Any boat coming in contact with or substantially frightening any duck must complete 720 degree turn and apologize to duck before continuing. — Ron W. Lloyd
It’s like getting a dog. A world opens. It was there all the time and yet unseen. When Cooper joined my family, I discovered all the cool parks which happen to be off-leash areas. I met more of my neighbors, also out walking at odd hours. I learned regulars and their dog routes, learned breeds, pet food stores, vets—a culture. So it was for me last night in attending my first Duck Dodge. If you already know about it, forgive me. I’ve come late to the party. If not, you can be surprised along with me. The Duck Dodge, our Seattle Duck Dodge sailing race, is on Fodor’s list of top 100 things to do in North America. It’s also been around for almost forty years.
Did you know there’s a Duck Dodge every Tuesday night, May through September? I’ve lived in the city for twenty five years and had never heard of this event before a couple of days ago. Friends asked us to join them on their ’toon (pontoon boat) to watch the duck dodge. I looked it up.
Rule 1: Starboard Tack has Right of Way
Rule 2: Rules of the road apply
Rule 3: No hitting one-another (with or without boats)
Rule 4: Take all marks to PORT unless noted on Race Course
Rule 5: No hitting one-another
Rule 6: Bribing the committee is against the rules (while anybody is looking)
Rule 7: No hitting one-another
Rule 8: There is no rule number 8
Rule 9: No hitting one-another
Rule 10: Follow all the rules
Rule 11: No hitting one-another
Rule 12: Never make a duck change its course (Dodge the Duck)
Registration procedure: Sail by the committee boat before the start. Tell them your boat name and sail number. Be sure they acknowledge you. That’s it!
… and I saw that scores of sailboats of dozens of classes race on Lake Union (Tenas Chuck). I said yes.
I come from a big sailing family. One uncle designed boats. One raced in Fastnets in his brother’s boats (Rabbit and Red Rooster won races in the sixties.) My dad was the least sailing brother, and of his children I am the least sailing. But the talk, the action around me, summers, was boats. I spent hours and hours in Widgeons as a kid, but seldom at the helm or with comprehension, so don’t ask me to skipper your rig even if I can tell a jib from a spinnaker. My relationship with boats these days consists of gazing at them from buildings or shorelines or hopping the occasional ferry. Until last night.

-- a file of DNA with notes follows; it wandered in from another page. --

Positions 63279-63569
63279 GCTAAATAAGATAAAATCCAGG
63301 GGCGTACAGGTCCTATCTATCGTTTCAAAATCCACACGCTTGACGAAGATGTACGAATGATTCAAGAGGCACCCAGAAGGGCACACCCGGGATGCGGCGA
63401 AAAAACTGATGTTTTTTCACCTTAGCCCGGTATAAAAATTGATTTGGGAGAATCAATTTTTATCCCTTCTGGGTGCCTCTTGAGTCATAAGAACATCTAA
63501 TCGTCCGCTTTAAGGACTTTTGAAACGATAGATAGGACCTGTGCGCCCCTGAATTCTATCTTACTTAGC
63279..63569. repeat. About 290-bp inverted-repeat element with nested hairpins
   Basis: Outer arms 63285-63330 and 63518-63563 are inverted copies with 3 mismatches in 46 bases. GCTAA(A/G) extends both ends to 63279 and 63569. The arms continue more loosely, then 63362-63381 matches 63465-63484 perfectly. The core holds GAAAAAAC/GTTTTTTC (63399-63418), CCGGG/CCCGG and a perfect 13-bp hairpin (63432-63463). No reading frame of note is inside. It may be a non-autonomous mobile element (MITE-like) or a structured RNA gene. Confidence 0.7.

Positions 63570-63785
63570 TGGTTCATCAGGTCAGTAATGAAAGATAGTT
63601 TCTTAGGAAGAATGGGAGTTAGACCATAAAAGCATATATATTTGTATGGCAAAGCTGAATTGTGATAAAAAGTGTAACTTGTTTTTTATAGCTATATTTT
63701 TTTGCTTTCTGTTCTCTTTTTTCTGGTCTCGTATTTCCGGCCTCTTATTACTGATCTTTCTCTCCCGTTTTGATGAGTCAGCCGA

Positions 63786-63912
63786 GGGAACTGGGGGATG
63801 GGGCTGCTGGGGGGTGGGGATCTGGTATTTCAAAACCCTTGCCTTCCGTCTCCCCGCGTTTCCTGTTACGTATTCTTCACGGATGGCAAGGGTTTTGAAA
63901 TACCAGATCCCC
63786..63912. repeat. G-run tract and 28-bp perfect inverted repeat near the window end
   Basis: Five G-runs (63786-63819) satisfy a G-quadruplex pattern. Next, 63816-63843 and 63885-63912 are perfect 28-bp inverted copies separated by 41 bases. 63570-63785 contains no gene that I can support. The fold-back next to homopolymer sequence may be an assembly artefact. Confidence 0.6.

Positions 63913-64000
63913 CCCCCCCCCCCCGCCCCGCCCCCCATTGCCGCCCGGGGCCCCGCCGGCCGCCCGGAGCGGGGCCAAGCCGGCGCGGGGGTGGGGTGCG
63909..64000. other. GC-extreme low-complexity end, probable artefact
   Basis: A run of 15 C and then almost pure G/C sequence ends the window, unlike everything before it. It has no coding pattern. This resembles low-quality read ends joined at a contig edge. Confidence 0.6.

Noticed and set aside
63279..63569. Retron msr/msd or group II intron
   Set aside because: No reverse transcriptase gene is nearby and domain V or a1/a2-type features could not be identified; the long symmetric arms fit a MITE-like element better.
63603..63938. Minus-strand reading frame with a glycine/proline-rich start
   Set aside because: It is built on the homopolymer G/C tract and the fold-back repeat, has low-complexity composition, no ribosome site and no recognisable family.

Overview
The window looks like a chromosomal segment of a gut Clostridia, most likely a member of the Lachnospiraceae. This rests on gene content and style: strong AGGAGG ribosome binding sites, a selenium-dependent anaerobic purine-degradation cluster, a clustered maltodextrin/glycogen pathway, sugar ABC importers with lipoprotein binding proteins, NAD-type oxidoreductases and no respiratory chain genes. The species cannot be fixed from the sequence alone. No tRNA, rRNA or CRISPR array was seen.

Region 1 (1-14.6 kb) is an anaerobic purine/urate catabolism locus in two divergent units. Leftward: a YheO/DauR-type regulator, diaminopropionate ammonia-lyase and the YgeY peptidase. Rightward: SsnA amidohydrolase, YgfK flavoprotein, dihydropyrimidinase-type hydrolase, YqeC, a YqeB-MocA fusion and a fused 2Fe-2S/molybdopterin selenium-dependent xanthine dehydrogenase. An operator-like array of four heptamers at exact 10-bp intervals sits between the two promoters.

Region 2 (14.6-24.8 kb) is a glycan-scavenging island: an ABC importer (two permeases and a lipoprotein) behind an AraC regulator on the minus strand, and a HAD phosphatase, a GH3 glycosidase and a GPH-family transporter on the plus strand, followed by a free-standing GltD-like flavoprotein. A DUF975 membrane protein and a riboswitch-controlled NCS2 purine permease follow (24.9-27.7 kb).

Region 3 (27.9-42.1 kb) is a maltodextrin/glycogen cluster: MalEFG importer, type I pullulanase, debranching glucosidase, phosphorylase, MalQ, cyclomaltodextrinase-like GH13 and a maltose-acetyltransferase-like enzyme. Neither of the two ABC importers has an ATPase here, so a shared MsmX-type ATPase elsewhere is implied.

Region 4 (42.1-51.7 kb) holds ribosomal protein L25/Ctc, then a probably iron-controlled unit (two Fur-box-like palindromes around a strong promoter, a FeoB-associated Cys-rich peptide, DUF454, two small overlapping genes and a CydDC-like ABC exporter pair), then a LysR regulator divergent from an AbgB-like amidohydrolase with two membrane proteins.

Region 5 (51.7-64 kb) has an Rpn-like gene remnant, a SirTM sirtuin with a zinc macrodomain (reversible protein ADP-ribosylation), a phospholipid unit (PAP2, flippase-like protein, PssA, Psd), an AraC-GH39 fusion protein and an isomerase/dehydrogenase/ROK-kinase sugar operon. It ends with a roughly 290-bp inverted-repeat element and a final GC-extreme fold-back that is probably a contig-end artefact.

We boarded The Lounge in the late afternoon of a glorious day. Our major heat wave broken, warm air lingered. First we putted through the Montlake Cut to Garbage Bay where we could drift and eat quiche and spinach salad on Lake Washington. On the way we witnessed the ignominy of water police ordering stupid swimmers out of the traffic lane and back to shore under the Ship Canal Bridge and a scrappy battle between an eagle and a crow. A cool breeze, delicious food, fun company, glinting water, Rainier and Arboretum views, lily pads, Canada Geese, bobbing on the boat. My heart filled. What a city!
And that was before the drama of the Duck Dodge. We returned to Lake Union with some urgency, a tug and barge following us, to the sight of a hundred sails speckling Lake Union, the sparkling downtown as backdrop.
The idea of the Dodge is to be the fastest boat, of course, and not to bang into things, despite the many obstacles. Non-sailing vessels scatter themselves in amongst the racers so the sailors must maneuver around the course (a loop around some nuns, cans and other markers), their competitors, and their spectators. A bit of mayhem. Our captain artfully led us around the reverse route so highlights included a parade of vessels pulling down their spinnakers, readying their jibs, and rounding the southernmost marker not far from MOHAI. We rated their success.
It was a perfect night—sails crossing sunset pink skies and skyscrapers reflecting last light, scads of happy people and the giddiness of red-white-and blue festivities, but one of my friends, unsatisfied, whined at intervals, “I want to see the duck!” According to descriptions, in the middle of the race, floats a regular-sized rubber duckie, the kind Ernie sings about and loves. We discussed whether or not it were myth. She shouted to a couple of passing boaters, “Where’s the duck?” and really confused them. Had the duck been a part of the races early in their history, ignored now? Then we noticed a boat tacking in circles, one of its sailors almost landing in the drink as she swooped a net through the water. Before our eyes, she scooped the net and drew aboard her bounty. We’d witnessed the snagging of the duckie!
An award ceremony follows the sport. We came upon a flotilla of participants, perhaps all winners of various sorts, shortly after drifting past the hotdog vending boat.
The first Duck Dodge, in 1974, announced itself with a beautiful and funny poster featuring the route, the sacred rule of the duck dodge at the head of this piece, and the basic requirements: “Any sailboat. Any Size. Any crew. Any sail (or facsimile) you can fly.” The poster wording is perfect—The Aurora Bridge Mark asserts the vessel must come under any point on the bridge before coming about. Ron Lloyd, Mike Rice and Bruce Gilbert founded the race.
You can be out there. Rent a hot tub boat or a pontoon such as our friends’. Chug around the lake. See our Emerald City looking mighty gem-like. Learn to sail. Get on our city’s water this summer.
Pamela Hobart Carter loves Seattle as much for its water and mountains as for its bustle and creativity. She explores the Emerald City daily while walking her dog. Carter used to be a teacher who wrote on the side. Now she is a writer who teaches on the side.